The most famous Classical riddle is the Riddle of the Sphinx: Oedipus killed the Sphinx by grasping the answer to the riddle it posed (Oedipus Tyrannus, lines 380 onward). Here the riddle, far from being mere child’s play, is made to decide matters of life and death. Although Plato reports that ancient Greek children did indeed engage in riddle play (Republic 479c), he also recognized the important function that riddles can play in showing what cannot literally be said about ultimate truths (Letters, book 2, 312d). Aristotle considered riddles important enough to include discussion of their use in his Rhetoric. He describes the close relationship between riddles and metaphors: “Good riddles do, in general, provide us with satisfactory metaphors; for metaphors imply riddles, and therefore a good riddle can furnish a good metaphor” (1405b4-6).

Athenaeus of Naucratis (fl. C. 200 AD) compiled a copious anthology of ancient Greek riddles citing some 1,250 authors under the title Epitome.[citation needed] A major source for riddles in Ancient Greece is Book 14 of the Greek Anthology. Literary riddles were also composed in Byzantium, with a particular peak around the long twelfth century: Christopher of Mytilene's στίχοι διάφοροι ('Various Verses') contain riddles, while John Mauropous, Michael Psellos, Basilios Megalomites, Theodore Prodromos, Eustathios Makrembolites, and Manuel Moschopoulos were all part of this movement.[17]

The principal collection of ancient Latin riddles is a collection of 100 hexametrical riddles by Symphosius, which were influential on later medieval Latin writers: a further 63 were composed around the seventh century in Italy in a collection known now as the Berne Riddles, and Symphosius's collection inspired a number of Anglo-Saxon riddlers.[18]

Arabic and Persian[edit]

Scott analyzes Persian and Arabic riddles in “On Defining the Problem of a Structural Unit”.[19]

The medieval Germanic-speaking world[edit]

Tree of the year -- a Faroese stamp depicting a traditional Faroese riddle.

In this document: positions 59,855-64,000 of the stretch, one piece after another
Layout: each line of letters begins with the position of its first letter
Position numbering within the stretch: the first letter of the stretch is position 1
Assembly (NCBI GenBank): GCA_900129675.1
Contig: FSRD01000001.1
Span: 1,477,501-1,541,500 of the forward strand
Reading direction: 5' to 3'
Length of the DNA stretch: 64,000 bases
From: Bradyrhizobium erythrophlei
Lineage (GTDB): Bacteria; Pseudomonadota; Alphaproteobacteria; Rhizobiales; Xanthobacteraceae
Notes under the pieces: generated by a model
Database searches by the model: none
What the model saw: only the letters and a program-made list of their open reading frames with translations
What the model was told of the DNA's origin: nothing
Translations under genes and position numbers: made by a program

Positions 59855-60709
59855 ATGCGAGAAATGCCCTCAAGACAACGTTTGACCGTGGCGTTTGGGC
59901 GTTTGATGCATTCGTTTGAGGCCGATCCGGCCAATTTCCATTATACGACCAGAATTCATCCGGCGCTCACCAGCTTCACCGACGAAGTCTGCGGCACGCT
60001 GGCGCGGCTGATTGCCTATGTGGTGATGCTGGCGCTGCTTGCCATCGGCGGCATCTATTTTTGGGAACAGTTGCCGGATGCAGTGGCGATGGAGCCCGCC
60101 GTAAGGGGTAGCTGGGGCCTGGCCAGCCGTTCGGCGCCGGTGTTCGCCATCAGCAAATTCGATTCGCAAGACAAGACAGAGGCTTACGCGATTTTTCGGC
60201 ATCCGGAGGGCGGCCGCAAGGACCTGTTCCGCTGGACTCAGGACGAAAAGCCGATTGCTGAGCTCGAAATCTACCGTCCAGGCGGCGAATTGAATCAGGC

There is a corpus of nearly 100 riddles Old English poetry, drawing partly on an Anglo-Latin literary tradition whose principal exponent was Aldhelm (c. 639-709), himself inspired by the fourth- or fifth-century Latin poet Symphosius. Riddles thus have a distinguished literary ancestry, although the contemporary sort of conundrum that passes under the name of "riddle" may not make this obvious. In the Anglo-Saxon world, the wis had wisdom due to their wit – their ability to conciliate and mediate by maintaining multiple perspectives, which has degenerated into a species of comedy, but was not always a mere laughing matter. This wit was taught with a form of oral tradition called the riddle, a collection of which were bound, along with various other gnomic verses, poems and maxims in the tenth century and deposited in Exeter Cathedral in the eleventh century - the so-called Exeter Book, one of the most important surviving collections of Old English manuscripts. The riddles in this book vary in significance from ribald innuendo to theological sophistication, and include some particularly interesting insights into the thought world of the archaic Anglo-Saxon linguistic ancestors, such as the following (Riddle 47 from the Exeter Book):

Original Formal equivalence Translation
Moððe word fræt. Me þæt þuhte
wrætlicu wyrd, þa ic þæt wundor gefrægn,
þæt se wyrm forswealg wera gied sumes,
þeof in þystro, þrymfæstne cwide
ond þæs strangan staþol. Stælgiest ne wæs
wihte þy gleawra, þe he þam wordum swealg.
A moth ate words. To me that seemed
a fantastical event, when I found that wonder out,
that a worm swallowed certain of men’s word,
a thief in darkness, a glorious statement
and strong its foundation. The thieving stranger was not
a whit more wise that he swallowed those words.
A moth ate words. I thought that was a marvelous fate,
that the worm, a thief in the dark, should eat
a man's words - a brilliant statement
and its foundation is strong. Not a whit the wiser
was he for having fattened himself on those words.

An answer, however, is not implied by the poem, though it is in this sense unlike most of its era; the riddle is instead an elaborate pun, and philosophises on the subject of language and its virtues. The general technique of the riddle form is to refer obliquely to the subject by kenning and other sorts of figurative language; since kennings formed such an important element of alliterative verse forms in the Germanic languages, the riddles served the dual empirical purpose of puzzling the poet's audience and teaching the lore needed to successfully use or understand the poetic language. But riddles also served a more abstract role in Anglo-Saxon education, for they taught their listeners how to track two (or more) meanings at once in a single semantic situation, and a fortiori their very existence demonstrates that the Christian Anglo-Saxons were not inhabiting a thought-world lacking in subtlety and complexity. There are at least eighteen distinct Anglo-Saxon words describing aspects of cognitive skill [frod, ferð, onhæle, degol, cunnan, dyrne, hyge, hygecraft, hylest, heort, þencan, gleaw, sceolon, giedd, mod, sawol, heofodgimme, wis, snot(t)or, wat, swican - the list could be extended], a fact which attests to a culture valuing cognitive skills, albeit in an oral and not literate context.

Old Norse literature, though closely connected with Anglo-Saxon literature, attests to few riddles: almost all occur in one section of Hervarar saga ok Heiðreks.[20] However, Norse mythology attests to a number of wisdom-contests, usually involving the god Odin.